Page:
Alfredo Arellano Guillermo, head of the Secretariat of Ecology and Environment (SEMA), reported that the clean-up works carried out since June 19 on more than 40 beaches in Quintana Roo has already added more than 40,000 linear meters and it was possible to remove more than 106,000 cubic meters of sargassum from the coast.
The official explained that the algae is expected to continue arriving during August, based on satellite monitoring conducted by the University of Florida, in the United States. This is totally unprecedented, and the state administration is already making arrangements with the federal government to continue with the removal of seaweed for thrity more days.
The State Secretary of Ecology and Environment explained that the sargassum is a brown marine macroalgae of the genus Sargassum, an important component of the marine flora of tropical and subtropical zones, which constitutes the habitat of a great diversity of marine species.
“The movement of sargassum is important for connectivity in the marine ecosystems, because it transports larvae of a large number of species,” he says.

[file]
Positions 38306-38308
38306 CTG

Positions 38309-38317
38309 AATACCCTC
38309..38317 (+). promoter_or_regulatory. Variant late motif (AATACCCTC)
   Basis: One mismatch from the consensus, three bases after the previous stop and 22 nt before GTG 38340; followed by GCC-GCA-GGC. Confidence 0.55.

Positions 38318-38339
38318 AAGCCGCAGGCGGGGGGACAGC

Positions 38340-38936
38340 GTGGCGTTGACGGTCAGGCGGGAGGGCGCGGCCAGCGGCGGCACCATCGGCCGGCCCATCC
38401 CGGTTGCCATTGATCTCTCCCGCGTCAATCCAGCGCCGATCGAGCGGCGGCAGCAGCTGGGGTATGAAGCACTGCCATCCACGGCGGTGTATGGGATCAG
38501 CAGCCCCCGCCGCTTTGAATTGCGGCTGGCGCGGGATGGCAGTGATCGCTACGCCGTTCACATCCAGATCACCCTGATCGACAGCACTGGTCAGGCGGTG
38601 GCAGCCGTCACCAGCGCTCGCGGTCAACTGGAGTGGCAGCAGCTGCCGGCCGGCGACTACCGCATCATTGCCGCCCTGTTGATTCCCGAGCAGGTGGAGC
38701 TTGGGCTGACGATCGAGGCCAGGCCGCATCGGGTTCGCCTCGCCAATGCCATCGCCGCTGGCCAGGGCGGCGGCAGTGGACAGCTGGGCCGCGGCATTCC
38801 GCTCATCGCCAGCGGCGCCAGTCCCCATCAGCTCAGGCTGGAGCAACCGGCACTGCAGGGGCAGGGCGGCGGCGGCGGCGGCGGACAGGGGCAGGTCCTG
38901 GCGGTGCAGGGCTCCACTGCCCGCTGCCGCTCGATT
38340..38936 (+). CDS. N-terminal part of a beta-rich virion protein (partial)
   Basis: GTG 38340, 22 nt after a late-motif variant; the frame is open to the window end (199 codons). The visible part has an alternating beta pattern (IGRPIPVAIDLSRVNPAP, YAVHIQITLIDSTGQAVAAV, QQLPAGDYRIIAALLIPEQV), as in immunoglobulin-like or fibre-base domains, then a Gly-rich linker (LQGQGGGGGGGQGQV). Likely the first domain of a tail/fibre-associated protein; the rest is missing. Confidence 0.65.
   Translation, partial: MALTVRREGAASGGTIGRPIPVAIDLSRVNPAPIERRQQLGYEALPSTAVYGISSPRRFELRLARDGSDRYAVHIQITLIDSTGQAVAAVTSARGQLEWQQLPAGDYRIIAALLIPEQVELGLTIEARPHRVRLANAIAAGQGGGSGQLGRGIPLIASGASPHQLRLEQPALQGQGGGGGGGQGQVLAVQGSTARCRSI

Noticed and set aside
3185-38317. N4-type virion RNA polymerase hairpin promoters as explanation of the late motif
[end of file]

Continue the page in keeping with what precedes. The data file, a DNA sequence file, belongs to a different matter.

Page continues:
Arellano Guillermo explained that the massive overflow of the macroalgae to the coasts is a relatively common phenomenon that has increased in quantity, frequency, extension and duration since 1970 to date.
He also pointed out that during the summer of 2011 there was an anomalous sargassum overhang considered an “oceanic scale” event, covering the eastern coasts of the Caribbean Sea islands and West Africa.
The official explained that from the summer of 2013 and throughout 2014 there were reports of high quantities of sargassum on the coasts of the Mexican Caribbean, but it was at the beginning of 2015 that the presence of much more larger quantities of sargassum on the beaches became constant.
On 2015, 74.6 kilometers of coastline along five municipalities of Quintana Roo were covered with seaweed from June to December.
But according to Arellano, in 2018 we are looking at 3 to 4 times more than in 2015. “That is why the authorities of the three levels of government, along with the tourism and academic sectors have joined efforts with volunteers from the civil society, to face this natural phenomenon that is affecting the state of Quintana Roo in many different ways”, concluded the Secretary.
RMT Newsroom with information from yucatan.com.mx
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